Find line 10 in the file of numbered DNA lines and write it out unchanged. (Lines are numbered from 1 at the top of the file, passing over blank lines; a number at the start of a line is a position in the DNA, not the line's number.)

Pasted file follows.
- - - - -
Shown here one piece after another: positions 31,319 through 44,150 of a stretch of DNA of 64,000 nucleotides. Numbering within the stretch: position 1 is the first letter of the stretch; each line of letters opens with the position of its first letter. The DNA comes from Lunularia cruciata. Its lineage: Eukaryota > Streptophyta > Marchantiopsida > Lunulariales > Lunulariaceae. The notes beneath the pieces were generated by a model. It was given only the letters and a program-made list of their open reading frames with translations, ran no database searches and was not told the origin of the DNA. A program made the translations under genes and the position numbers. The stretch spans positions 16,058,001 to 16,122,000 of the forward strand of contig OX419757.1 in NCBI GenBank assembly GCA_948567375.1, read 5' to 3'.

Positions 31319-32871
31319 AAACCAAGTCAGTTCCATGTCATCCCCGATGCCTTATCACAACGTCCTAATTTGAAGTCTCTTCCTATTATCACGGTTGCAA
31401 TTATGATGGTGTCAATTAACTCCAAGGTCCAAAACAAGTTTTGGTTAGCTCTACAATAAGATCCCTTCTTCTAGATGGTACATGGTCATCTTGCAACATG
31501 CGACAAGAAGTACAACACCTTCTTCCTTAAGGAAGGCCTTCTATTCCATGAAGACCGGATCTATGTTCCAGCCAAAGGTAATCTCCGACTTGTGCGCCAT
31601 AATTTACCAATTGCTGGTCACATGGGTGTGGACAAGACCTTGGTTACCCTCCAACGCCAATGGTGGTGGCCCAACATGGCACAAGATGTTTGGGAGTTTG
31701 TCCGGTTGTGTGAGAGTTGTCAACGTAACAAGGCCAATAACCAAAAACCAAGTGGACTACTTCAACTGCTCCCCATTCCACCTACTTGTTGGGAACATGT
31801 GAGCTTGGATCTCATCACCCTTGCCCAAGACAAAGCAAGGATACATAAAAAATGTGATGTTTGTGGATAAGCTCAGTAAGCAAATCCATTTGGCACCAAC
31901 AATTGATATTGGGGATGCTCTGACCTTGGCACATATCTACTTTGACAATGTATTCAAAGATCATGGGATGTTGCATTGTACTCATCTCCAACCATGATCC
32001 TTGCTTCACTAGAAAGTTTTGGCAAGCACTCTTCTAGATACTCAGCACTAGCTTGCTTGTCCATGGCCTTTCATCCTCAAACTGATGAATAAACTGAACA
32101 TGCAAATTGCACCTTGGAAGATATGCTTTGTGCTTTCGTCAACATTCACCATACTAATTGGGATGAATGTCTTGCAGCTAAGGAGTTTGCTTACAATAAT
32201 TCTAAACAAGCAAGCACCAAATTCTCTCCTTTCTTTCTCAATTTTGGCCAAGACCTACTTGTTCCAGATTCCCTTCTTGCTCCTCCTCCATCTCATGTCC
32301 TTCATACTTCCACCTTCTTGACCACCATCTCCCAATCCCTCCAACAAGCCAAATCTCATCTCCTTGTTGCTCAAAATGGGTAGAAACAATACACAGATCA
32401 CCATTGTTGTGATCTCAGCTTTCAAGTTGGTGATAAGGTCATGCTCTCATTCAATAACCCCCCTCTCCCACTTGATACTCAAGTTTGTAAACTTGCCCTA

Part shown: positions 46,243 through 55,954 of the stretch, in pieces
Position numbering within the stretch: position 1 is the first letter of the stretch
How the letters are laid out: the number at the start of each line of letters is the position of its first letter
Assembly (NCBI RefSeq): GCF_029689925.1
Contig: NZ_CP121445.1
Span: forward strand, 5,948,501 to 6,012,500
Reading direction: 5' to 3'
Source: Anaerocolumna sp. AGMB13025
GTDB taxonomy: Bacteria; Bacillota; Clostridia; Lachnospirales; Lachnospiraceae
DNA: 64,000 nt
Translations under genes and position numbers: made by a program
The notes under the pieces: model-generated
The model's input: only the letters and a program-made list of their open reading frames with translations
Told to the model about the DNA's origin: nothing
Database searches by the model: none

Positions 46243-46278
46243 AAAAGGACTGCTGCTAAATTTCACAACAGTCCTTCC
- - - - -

32001 TTGCTTCACTAGAAAGTTTTGGCAAGCACTCTTCTAGATACTCAGCACTAGCTTGCTTGTCCATGGCCTTTCATCCTCAAACTGATGAATAAACTGAACA